South Luangwa National Park is well known for its colonies of colourful southern carmine bee-eaters. This species of bee-eater is a summer migrant to Zambia, arriving in late August and early September where they gather in their hundreds and select a breeding site on the steep sandy banks of the Luangwa River.
They actively dig individual tunnels in the bank, which are up to two metres deep, where they will lay their eggs and nourish their young in late November and early December. The best time to observe these birds is right now – in September – when both males and females are actively digging and feeding. Depending on their location, they make for a wonderful sighting either as the sun rises or sets, when the sun’s rays magnify the bright pinkish-red and blue colours of their feathers.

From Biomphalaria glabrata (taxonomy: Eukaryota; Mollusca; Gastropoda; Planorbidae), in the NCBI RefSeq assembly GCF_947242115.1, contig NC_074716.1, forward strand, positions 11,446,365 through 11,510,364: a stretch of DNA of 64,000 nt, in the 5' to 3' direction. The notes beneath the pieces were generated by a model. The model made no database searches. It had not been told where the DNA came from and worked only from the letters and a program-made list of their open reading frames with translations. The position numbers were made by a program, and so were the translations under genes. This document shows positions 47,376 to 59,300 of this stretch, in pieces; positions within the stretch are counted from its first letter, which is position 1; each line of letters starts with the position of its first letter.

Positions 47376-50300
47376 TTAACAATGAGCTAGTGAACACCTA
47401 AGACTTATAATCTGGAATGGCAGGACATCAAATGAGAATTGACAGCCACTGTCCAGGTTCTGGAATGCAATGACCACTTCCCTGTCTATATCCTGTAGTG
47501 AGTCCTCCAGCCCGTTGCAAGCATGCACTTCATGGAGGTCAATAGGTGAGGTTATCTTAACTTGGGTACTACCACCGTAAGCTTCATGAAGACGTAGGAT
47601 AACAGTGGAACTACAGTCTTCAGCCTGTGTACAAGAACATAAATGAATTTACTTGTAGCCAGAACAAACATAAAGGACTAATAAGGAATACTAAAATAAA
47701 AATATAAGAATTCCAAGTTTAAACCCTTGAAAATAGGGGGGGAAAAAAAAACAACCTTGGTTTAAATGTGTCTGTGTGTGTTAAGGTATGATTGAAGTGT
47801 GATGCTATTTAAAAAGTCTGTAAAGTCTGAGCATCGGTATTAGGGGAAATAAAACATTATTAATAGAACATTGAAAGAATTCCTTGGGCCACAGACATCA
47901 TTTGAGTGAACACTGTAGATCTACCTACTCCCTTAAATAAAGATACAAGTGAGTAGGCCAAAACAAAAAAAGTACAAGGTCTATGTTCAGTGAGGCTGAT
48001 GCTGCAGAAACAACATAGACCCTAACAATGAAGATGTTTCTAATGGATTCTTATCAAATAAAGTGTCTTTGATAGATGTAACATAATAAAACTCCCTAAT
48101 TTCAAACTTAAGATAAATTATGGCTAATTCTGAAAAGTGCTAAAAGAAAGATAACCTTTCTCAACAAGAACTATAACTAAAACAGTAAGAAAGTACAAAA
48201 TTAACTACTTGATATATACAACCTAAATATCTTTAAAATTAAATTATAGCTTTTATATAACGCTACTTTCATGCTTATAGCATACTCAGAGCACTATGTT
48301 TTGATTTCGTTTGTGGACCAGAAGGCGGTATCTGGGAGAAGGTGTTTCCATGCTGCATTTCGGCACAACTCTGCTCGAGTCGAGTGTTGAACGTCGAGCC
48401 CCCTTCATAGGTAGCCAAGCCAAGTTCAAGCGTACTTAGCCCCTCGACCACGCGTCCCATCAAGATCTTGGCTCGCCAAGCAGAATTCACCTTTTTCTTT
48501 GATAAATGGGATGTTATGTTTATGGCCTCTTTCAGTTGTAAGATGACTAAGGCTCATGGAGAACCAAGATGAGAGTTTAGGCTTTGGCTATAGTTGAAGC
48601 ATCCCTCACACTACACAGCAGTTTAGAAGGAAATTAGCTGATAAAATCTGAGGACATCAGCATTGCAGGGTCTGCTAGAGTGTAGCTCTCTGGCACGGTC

A joy for photographers and birders alike, they’re a sight not to be missed in South Luangwa. Whether perching, flying in loops, drinking or eating, they are challenging yet beautiful subjects to capture on camera.
There is currently a colony just across from Kafunta River Lodge on the western bank of the Luangwa River, which can be approached from the beach of the river which provides the best angle for photography!